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Movie Review: Man of Steel

inverarity
Man of Steel

Well, this was not the worst Superman movie ever, but it was not the best.

First of all, I don't know why every superhero has to be "rebooted," origin story and all, every 10-20 years. We all know the Superman story. I'd rather see a movie that does something interesting with him, with the assumption that we all know who he is and what he does, than yet another iteration of death-of-Krypton, donning-the-cape, etc. I mean, James Bond didn't need to be rebooted for almost 50 years. Nobody needs James Bond explained in the first hour of the movie before you get to the plot.

So anyway, in this version, they play up Superman's loneliness and alienation from his adopted planet. They kill Pa Kent in a sequence I found particularly hard to believe (I'm sorry, Clark would never let someone die, especially not his father, to protect his secret identity!), and then General Zod arrives from the Phantom Zone to wreak a huge special effects budget on Earth.

Holy crap, Amy Adams is a lousy actress. Lois Lane almost seemed to be reading from cue cards. And chemistry? Forget about it.

The action sequences were impressive, though I thought the visuals borrowed too much from Alien and Independence Day. I can't recall many other movies with such blatant product placement, though, including the U.S. military.

[Spoiler (click to open)]The ending also annoyed me. Okay, you want to break over 60 years of Superman tradition by having him kill the bad guy? You should at least respect the canon and show it to be something more wrenching than his angst over being the last Kryptonian.

I understand there is a Superman-Wonder Woman movie in the works. I await it with mixed feelings - it might be good, but it has the potential to be very, very bad.

Comments

( 9 comments — Leave a comment )
conuly
Dec. 29th, 2013 03:56 am (UTC)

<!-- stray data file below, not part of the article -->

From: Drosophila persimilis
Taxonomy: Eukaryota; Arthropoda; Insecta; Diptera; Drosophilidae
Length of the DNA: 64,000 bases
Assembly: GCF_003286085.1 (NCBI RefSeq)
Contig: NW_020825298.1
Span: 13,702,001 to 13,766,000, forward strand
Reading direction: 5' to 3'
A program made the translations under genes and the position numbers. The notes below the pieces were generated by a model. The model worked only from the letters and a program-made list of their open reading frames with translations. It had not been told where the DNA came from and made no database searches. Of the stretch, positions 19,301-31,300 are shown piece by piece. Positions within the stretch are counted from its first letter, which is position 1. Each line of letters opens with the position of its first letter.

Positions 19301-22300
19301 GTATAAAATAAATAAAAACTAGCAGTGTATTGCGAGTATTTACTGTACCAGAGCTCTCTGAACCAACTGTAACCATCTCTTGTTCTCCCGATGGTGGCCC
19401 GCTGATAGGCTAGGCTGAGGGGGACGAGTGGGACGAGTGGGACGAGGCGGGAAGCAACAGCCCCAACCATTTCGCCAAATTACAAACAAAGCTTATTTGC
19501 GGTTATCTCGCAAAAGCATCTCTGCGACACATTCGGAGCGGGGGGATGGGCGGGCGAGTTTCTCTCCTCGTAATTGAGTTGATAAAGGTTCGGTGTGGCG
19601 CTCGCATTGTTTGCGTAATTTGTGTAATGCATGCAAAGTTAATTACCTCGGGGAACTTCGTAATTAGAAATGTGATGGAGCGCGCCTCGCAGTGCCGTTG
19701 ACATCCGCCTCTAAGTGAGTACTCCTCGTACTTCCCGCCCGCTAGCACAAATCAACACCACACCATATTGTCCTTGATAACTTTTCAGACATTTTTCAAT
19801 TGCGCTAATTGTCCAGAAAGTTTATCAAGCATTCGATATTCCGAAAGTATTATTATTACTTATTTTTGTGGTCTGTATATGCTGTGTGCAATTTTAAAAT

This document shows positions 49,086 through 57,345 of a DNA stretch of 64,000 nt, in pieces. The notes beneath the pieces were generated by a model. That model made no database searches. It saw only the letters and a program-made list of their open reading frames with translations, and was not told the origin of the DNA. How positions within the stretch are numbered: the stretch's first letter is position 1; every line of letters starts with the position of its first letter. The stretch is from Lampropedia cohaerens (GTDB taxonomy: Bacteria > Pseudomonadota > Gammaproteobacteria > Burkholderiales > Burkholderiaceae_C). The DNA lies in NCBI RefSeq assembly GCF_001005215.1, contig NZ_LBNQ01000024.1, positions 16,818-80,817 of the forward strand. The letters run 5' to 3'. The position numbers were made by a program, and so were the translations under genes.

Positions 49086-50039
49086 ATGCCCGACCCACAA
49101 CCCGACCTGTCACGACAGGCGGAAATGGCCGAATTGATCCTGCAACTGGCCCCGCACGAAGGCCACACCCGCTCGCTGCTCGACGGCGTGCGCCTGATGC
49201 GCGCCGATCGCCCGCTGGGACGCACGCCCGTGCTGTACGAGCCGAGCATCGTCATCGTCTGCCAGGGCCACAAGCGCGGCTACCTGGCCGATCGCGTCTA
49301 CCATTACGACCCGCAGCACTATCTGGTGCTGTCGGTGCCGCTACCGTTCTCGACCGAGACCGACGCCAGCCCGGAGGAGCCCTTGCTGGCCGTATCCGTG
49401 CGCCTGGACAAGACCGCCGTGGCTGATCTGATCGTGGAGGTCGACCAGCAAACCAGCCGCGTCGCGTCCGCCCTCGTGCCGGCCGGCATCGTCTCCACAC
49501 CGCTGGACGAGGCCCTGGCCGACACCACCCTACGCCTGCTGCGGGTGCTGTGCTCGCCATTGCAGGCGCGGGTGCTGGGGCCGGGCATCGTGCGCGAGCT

On the plus side, the next reboot will erase all the shit it picked up this time around. Maybe cynicism will be passé when superman cycles back.
the_badinator
Dec. 29th, 2013 04:05 am (UTC)
See, here was my gripe with the ending. I mean, it's one thing to have a staunchly-anti-killing superhero kill: with the exception of Batman, most of them have been pushed to it in some way or another in extreme circumstances, but the bigger issue with Superman killing Zod in the movie was that it was such a bland, LAME decision. "I can't beat you, so I'll force you to kill me or I'll kill this photogenic white suburban nuclear family!" I mean, come on. That is the most basic, childish, surface-level, black-and-white portrayal of the "to-kill-or-not-to-kill" choice. If you want to subvert the superheroic code, at least find a more nuanced way to address it.
inverarity
Dec. 29th, 2013 04:11 am (UTC)
Yeah, I was having problems buying the staged nature of that scene also. And I could think of half a dozen ways the comic book Superman would have knocked Zod out and then figured out a way to send him back to the Phantom Zone or something.
anthonyjfuchs
Dec. 30th, 2013 02:58 am (UTC)
This isn't the first time that Superman has killed on screen, though. It's not even the first time that he killed Zod. In Superman 2, Reeves' Superman first depowered Zod, and then hurled him into one of the smoky cracks in the Fortress of Solitude. And Reeves's Superman smirked about it.
Graeme Sutton
Dec. 29th, 2013 08:22 am (UTC)
This actually was my favorite superman movie ever, though granted I haven't actually seen any other superman movie besides Superman Returns.
Seriously though, I can see why people wouldn't have liked it, but I actually did really like this movie. This is partly because I have a tendency to latch on to secondary characters and especially villains. I loved the way the movie did Zod - As a villain with believable and sympathetic motivations who was nevertheless monstrous, I like that they can make us understand why his troops would follow this man to hell and back (literally) while still viewing him as a monster. And whenever I think of this movie, 90% of what I remember is random badass U.S. colonel dude and his Badass worthy opponent relationship with Zod's 2IC. I was also a big fan of the way they did the action scenes- no slow mo just crazy overpowered aliens. One of the big problems I have with the standard superman mythos is the way the humans are presented as screaming cowards or uninterested bystanders and it was refreshing the way this movie averted that trope.